Published On: Sat, Sep 19th, 2015

Waiting for a raindrop

Shaukat Korai


Rano Singh Rathore, an elder peasant of Tharparkar, could foresee the drought even after the heavy rains – a situation he is witnessing for the first time in his lifetime. Although Rano, who is a resident of Haryar village near district headquarters Mithi, is unaware of the factors behind the emerging situation, he could observe the developments.

In Pakistan, while in the north glaciers are melting, Sindh has witnessed a rise in temperatures and water scarcity.

In Thar Desert, due to climate change, rain has become rare, thus causing drought. The area has witnessed severe infant mortality, while numbers of bird and livestock have also been minimised.
During the on-going year, heat wave in Karachi caused deaths of more than a thousand people. Similarly, in Tharparkar, hundreds of child mortality cases were reported. This was primarily because of malnutrition – food-deficient mothers gave births to weak, premature babies who died within few days of their births.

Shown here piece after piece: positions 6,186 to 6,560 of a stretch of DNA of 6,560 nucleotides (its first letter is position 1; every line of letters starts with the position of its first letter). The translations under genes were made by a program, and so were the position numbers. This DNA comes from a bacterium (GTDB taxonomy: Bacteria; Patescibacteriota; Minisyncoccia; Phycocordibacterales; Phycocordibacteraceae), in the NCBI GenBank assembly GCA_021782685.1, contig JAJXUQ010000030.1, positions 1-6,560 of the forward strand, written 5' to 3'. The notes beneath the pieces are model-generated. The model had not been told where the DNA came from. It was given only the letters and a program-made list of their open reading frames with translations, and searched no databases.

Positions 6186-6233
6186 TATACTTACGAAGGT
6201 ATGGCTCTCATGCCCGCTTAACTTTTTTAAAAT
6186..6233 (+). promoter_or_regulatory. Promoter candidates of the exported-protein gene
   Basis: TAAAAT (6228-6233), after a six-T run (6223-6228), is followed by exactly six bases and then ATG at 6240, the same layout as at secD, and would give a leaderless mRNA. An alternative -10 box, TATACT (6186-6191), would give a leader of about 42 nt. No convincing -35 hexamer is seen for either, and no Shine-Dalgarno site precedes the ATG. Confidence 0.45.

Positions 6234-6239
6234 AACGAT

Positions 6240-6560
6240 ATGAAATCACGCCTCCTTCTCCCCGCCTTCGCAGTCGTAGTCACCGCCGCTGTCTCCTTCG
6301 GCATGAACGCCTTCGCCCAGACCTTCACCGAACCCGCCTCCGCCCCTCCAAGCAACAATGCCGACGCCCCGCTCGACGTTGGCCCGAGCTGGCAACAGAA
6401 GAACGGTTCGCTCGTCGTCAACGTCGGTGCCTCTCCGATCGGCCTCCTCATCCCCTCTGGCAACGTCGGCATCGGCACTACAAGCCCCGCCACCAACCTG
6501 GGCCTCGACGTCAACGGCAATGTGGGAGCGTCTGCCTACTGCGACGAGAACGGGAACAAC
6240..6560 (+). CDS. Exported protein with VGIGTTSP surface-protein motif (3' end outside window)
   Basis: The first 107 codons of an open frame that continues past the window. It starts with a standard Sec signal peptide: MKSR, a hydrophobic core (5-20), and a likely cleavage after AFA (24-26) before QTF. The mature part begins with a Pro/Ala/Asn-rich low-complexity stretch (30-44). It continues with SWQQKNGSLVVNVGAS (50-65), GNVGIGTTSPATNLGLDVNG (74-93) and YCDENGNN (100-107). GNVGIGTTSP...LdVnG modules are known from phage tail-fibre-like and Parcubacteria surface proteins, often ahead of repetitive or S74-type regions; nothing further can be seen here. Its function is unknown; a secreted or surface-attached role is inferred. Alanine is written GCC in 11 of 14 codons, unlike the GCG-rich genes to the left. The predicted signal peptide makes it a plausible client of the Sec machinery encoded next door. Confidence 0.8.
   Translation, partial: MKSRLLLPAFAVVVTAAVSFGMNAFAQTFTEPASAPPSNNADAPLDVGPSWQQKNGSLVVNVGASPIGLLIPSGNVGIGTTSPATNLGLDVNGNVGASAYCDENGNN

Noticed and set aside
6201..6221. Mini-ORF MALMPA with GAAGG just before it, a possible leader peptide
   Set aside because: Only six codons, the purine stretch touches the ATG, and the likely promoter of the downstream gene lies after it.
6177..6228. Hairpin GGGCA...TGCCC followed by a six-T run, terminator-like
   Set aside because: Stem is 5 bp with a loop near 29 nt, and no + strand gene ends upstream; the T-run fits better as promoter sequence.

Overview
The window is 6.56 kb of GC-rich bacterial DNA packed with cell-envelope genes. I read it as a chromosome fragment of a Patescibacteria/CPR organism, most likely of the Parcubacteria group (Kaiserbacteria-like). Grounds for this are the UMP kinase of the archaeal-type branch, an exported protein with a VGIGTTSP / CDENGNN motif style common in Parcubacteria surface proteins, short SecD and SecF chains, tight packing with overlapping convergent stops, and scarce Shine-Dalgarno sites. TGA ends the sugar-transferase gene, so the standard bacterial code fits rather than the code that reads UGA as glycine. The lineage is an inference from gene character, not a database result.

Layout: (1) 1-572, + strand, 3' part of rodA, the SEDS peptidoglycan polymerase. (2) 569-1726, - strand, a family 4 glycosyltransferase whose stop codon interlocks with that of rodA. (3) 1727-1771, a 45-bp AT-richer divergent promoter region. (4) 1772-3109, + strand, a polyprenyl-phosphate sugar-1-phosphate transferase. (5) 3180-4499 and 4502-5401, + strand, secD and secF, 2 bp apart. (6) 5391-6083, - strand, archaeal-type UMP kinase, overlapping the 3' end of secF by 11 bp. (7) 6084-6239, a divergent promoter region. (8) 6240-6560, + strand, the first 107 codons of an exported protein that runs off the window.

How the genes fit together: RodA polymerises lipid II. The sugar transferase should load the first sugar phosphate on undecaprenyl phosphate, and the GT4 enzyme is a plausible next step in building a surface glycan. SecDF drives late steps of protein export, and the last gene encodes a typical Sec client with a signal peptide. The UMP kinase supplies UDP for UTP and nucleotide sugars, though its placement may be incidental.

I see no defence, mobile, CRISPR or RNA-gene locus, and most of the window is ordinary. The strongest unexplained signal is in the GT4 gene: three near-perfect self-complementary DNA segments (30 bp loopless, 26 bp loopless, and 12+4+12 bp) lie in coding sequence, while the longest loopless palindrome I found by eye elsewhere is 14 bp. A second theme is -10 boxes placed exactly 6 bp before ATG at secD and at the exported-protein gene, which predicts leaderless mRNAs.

According to Chief Executive Officer of Society for Conservation and Protection of Environment (SCOPE) Tanveer Arif, the way climate change is affecting Pakistan; there would be severe distresses in the coming days. Yet the people, as well as the governments seem to be negligent.

Meteorologist Qamaruz Zaman Chaudhry says Pakistan’s desert areas have become more vulnerable and affected from greenhouse gasses, resulting in frequent droughts.

“No water means no greenery, and hence no agriculture; ultimately affecting the food supply.”
“Lack of rain and scarcity of water has forced a number of families to migrate and this is happening for the last three years,” says resident Khait Singh. He is anxious that if the situation prevails for the next year, there would be no agriculture.

Out of the estimated 1.6 million population in Tharparkar, about 40 percent migrates to nearby barrage areas during droughts to work as labourers.

“Mostly they go to Badin, Thatta, Hyderabad and other adjoining areas,” says senior manager of WWF Shehzadi Tunio.

For solutions, expert Tanveer Arif says a comprehensive policy at federal, provincial and local level needs to be devised to combat and minimise the effects of climate change.

“There is a dire need to increase greenery, tree plantation and imposing a ban on cutting of trees.”

This article has been published in arrangement with NCEJ as part of its training “Reporting Impacts of climate change on Communities”

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